Robert Colquhoun was born in Kilmarnock, Scotland; he studied at Glasgow School of Art, where he met Robert MacBryde, a student in the same year. They formed an intimate and lifelong friendship of such mutual devotion it caused them to be known as the ‘Two Roberts’. From the mid 1940s to the early 1950s he was considered one of the leading artists of his generation; he was also a prolific printmaker and produced a large number of lithographs and monotypes throughout his career. He made great use of ‘transfer’ lithography and an ‘off-set’ drawing process for monotypes. For both techniques a specially prepared carbon paper is used to transfer a drawn image onto a lithographic stone or plate for printing, or onto another piece of paper for monotype. He also made use of the more traditional monotype process of printing from inked surface, usually a glass or metal plate. In 1947 he moved to Lewes, East Sussex with Robert MacBryde and worked at the Miller's Press until 1949, under the patronage of Frances Byng Stamper and her sister, Caroline Lucas. The prints made there were shown in the first exhibition of the Society of London Painter-Printers mounted at the Redfern Gallery, London in 1948. A retrospective of his work was shown at the Whitechapel Art Gallery, London in 1958.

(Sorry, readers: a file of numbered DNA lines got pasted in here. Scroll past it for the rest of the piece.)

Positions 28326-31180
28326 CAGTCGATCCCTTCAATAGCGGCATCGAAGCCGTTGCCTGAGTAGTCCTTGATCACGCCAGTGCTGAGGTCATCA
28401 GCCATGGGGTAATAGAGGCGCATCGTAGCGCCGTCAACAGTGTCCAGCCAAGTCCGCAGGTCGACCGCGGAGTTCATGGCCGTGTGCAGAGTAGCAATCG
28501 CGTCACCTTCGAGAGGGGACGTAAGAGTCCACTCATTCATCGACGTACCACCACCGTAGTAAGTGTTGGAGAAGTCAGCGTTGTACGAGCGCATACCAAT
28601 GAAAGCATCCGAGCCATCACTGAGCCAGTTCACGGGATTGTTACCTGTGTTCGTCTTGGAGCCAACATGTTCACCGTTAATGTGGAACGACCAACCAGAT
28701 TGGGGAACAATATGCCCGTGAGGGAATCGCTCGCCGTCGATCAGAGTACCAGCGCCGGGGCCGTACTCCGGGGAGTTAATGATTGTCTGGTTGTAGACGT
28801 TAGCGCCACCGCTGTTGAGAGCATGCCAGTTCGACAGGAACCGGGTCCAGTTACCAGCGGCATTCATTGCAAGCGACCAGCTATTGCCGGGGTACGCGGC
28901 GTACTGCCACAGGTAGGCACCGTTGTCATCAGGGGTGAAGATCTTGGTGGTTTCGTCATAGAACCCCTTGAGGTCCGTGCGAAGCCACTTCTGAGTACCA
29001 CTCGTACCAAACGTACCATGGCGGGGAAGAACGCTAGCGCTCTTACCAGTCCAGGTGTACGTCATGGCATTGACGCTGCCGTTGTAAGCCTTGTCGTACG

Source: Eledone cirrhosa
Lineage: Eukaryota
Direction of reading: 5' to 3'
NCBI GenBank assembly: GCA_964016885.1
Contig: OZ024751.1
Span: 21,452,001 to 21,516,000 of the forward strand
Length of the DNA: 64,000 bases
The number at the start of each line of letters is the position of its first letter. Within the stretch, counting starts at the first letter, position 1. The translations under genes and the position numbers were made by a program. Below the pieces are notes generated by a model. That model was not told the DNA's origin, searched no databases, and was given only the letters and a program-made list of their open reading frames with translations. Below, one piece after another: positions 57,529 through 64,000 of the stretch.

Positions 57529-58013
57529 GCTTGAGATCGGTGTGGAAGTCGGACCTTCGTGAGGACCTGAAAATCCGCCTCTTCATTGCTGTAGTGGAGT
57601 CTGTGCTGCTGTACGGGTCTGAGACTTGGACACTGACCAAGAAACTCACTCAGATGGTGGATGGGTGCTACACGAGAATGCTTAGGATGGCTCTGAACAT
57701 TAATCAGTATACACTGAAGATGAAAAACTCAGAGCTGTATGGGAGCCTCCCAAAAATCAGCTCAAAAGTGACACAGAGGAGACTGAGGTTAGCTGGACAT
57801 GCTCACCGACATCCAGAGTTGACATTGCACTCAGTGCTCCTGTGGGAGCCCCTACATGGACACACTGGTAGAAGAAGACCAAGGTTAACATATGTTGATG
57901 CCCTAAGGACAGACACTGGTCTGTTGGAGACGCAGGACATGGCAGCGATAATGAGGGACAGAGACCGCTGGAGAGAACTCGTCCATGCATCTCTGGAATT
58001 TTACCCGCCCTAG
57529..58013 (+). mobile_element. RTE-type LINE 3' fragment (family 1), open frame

Further reading:
Robert Colquhoun catalogue of paintings, drawings and prints 1942-58, preface by Bryan Robertson, Whitechapel Art Gallery, London 1958
Colquhoun and MacBryde - A Retrospective, introduction by John Griffiths, Glasgow Print Studio 1990